This page includes an overview of soaring flight computer systems
Flight computer systems are the ultimate stage of functionality. They include everything you may desire for cross-country soaring flight (see list of features below). They are designed to help you go faster and farther than you would without a flight computer. They also reduce your workload by presenting the information you need at a glance so you can enjoy your flight. Safety is another important factor. A soaring flight computer can help you decide quickly whether you can make it to your desired destination, or that it is time to make the safe decision and land out.
Pilots that haven't flown with a soaring flight computer system think that they will decrease safety because the pilot will be staring at the computer rather than keeping their eyes out of the cockpit. It is my opinion that soaring flight computer systems greatly improve safety because the pilot can glance at the display and know instantly whether he/she is within gliding distance of nearby airports.
With or Without a PDA
Some of the systems below include a Pocket PC or Palm computer. I like using PDAs in the cockpit because they offer a lot of power in small package along with a color display and intuitive touchscreen user interface. It is great to be able to glance down at the moving map on the PDA and see reachable airports highlighted on the screen. If you want more information you can simply touch the airport you are interested in. However, the first time you use a PDA in sunlight you will probably be disappointed by the brightness and contrast of the display. They contrast is not very good in sunlight. However, many pilots have found that the low contrast is acceptable due to the amazing features available in the soaring flight software that runs on the PDA. Another nice feature of PDAs is that they are small enough to be mounted closer to the pilot on a gooseneck or articulated arm. That is nice for pilots that have a tough time reaching the instrument panel.
Some pilots feel that PDAs do not offer enough contrast for use in sunlight. Those pilots will prefer soaring systems that feature navigation displays that can be built into the instrument panel (such as the ILEC SN-10 and LX7000. The user interface is generally not quite as intuitive on those devices, but they are extremely easy to view in sunlight and offer all the functionality found in the PDA soaring flight software accessible through the use of knobs and pushbuttons.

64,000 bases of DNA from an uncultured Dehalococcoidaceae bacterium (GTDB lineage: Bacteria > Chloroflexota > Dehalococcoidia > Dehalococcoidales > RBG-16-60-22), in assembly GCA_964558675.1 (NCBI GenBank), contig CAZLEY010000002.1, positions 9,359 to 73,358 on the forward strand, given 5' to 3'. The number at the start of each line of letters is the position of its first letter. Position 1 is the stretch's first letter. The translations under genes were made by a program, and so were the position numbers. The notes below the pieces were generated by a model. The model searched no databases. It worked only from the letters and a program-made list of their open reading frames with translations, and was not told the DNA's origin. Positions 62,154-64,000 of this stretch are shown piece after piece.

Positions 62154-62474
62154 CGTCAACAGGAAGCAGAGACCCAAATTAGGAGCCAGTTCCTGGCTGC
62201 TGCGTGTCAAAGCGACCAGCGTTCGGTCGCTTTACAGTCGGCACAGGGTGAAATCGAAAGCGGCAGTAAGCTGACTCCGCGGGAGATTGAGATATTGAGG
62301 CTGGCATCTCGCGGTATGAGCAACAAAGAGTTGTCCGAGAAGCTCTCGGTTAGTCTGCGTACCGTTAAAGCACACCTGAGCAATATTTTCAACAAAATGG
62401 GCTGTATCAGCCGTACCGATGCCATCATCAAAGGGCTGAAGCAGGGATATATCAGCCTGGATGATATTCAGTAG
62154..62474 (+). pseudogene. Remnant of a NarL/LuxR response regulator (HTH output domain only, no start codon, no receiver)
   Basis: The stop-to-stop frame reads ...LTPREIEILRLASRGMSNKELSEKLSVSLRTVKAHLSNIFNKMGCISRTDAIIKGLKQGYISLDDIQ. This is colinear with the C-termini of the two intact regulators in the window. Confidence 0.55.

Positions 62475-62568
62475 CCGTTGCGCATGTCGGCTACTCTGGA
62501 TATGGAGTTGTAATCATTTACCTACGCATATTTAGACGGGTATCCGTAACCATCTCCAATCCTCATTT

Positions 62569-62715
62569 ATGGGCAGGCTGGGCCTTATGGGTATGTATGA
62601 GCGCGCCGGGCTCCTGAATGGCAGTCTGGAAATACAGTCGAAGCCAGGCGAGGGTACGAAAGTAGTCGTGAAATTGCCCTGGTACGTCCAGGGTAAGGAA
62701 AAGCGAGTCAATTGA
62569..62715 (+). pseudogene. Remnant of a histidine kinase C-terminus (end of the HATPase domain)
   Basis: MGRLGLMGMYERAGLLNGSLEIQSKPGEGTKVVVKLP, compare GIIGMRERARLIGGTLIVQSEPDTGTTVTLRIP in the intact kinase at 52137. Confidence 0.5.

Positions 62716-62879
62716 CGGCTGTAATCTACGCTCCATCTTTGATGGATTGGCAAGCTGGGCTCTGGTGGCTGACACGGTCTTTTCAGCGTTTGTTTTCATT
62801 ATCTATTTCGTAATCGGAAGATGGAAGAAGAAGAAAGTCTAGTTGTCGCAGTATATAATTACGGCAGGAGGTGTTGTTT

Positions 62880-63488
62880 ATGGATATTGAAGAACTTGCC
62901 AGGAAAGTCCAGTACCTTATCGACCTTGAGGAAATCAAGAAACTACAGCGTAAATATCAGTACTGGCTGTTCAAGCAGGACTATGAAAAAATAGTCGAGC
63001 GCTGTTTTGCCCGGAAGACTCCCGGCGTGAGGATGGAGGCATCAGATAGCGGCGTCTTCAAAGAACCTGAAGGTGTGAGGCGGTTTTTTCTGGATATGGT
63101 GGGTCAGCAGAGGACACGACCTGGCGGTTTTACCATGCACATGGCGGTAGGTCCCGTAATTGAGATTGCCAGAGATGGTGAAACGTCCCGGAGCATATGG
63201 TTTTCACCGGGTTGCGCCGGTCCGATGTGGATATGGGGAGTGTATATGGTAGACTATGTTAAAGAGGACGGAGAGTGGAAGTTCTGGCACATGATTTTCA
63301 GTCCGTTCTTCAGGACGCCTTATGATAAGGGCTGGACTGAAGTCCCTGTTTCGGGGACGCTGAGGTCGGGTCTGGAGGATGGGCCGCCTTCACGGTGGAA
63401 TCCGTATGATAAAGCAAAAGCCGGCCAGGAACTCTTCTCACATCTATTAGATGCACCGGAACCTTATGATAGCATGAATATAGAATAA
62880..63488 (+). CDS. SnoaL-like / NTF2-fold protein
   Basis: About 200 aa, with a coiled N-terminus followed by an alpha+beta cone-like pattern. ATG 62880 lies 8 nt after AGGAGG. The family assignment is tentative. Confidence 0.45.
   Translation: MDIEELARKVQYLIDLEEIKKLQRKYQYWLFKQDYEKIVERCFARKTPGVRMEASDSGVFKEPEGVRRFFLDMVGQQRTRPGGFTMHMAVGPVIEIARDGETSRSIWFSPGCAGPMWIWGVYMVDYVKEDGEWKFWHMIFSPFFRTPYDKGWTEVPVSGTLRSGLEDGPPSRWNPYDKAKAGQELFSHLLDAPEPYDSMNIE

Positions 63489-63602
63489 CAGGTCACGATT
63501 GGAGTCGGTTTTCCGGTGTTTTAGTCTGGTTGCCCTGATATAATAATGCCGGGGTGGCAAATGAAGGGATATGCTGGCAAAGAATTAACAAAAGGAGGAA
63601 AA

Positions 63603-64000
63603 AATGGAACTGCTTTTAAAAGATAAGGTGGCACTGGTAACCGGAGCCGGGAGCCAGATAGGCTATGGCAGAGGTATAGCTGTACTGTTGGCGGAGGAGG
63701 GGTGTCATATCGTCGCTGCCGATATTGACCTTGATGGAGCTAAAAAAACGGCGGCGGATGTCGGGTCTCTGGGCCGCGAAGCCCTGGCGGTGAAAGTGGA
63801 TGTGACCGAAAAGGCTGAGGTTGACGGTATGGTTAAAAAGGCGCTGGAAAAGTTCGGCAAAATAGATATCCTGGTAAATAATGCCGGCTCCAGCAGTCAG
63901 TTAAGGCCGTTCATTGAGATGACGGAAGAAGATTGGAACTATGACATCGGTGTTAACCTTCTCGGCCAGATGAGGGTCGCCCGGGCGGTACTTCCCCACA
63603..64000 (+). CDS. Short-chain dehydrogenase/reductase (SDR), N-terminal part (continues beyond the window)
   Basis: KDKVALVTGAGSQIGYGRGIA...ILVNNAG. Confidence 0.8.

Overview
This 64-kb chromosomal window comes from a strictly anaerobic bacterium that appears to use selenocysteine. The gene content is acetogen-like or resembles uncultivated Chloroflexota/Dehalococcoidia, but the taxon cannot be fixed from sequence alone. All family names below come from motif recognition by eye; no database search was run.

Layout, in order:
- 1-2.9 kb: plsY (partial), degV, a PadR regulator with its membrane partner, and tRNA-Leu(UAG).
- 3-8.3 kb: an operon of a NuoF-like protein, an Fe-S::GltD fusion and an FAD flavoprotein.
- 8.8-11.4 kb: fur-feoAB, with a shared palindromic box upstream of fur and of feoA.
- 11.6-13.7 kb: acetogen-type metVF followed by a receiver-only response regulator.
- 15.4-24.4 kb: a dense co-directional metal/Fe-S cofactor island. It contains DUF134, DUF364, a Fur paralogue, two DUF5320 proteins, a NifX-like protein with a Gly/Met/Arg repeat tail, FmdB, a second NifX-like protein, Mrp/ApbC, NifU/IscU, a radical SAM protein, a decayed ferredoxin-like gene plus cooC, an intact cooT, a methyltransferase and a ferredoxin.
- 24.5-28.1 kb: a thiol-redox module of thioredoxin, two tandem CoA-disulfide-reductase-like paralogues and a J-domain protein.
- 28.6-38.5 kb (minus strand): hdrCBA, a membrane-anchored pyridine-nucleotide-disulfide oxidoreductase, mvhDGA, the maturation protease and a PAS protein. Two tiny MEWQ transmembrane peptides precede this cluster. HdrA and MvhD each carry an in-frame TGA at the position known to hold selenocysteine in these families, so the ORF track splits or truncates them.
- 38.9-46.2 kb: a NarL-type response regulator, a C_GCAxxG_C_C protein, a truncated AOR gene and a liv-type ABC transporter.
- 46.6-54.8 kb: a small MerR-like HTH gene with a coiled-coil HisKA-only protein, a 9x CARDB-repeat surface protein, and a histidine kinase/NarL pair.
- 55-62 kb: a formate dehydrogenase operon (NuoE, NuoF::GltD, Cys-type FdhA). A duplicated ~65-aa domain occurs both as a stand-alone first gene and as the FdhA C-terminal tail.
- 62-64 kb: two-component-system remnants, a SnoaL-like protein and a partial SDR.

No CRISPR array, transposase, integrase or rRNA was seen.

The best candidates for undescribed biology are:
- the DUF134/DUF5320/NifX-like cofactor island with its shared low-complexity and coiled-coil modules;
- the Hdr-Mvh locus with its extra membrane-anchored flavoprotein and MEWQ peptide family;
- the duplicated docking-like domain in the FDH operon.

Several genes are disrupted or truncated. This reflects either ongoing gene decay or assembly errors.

The decision whether or not to use a PDA in the cockpit comes down to personal preference. Hopefully future PDAs will offer better sunlight readable displays and panel mounted instruments may eventually feature graphical touchscreen user interfaces.
Building Blocks or Complete Solutions
Some of the systems below are popular because they can be purchased as components and eventually assembled into the complete systems you see below. For example, the LX1600 and Borgelt B50 are very nice Speed-to-fly variometers that can eventually be upgraded to full featured soaring flight computers systems by adding an IGC approved flight recorder and a PDA running soaring flight software. Also, the LX160 can be used as a simple speed-to-fly variometer and final glide computer with manual "distance to go" entry and can later be upgraded to accept "distance to go" data from a GPS and can even send flight data to a PDA for use with soaring flight software. These "modular" or "upgradeable" systems are nice because you can buy the components over time as you can afford them. However, as popular as these systems are, there is a minor trade-off. The downside to this modular upgrade approach is that the final system is not as clean as a system that is purchased as an integrated or "all in one" flight computer system. There are generally more cables and switches necessary and the ultimate reliability is therefore lower because cables fail when you don't want them to.
|What Flight Computer Systems Can Do||What Flight Computer Systems Can't Do |
- Variometer with audio and averager
- Speed-to-fly director
- Wind speed and direction calculated using airspeed and GPS data while circling or cruising
- Use GPS Position and Pressure Altitude
- Moving Map with Waypoints and SUA
- Final Glide Calculations
- Reachable Airports Highlighted
- Record IGC Approved flight logs
- OK for all contests, badges, and records
- Flight Statistics
- Improved safety through quick access to final glide data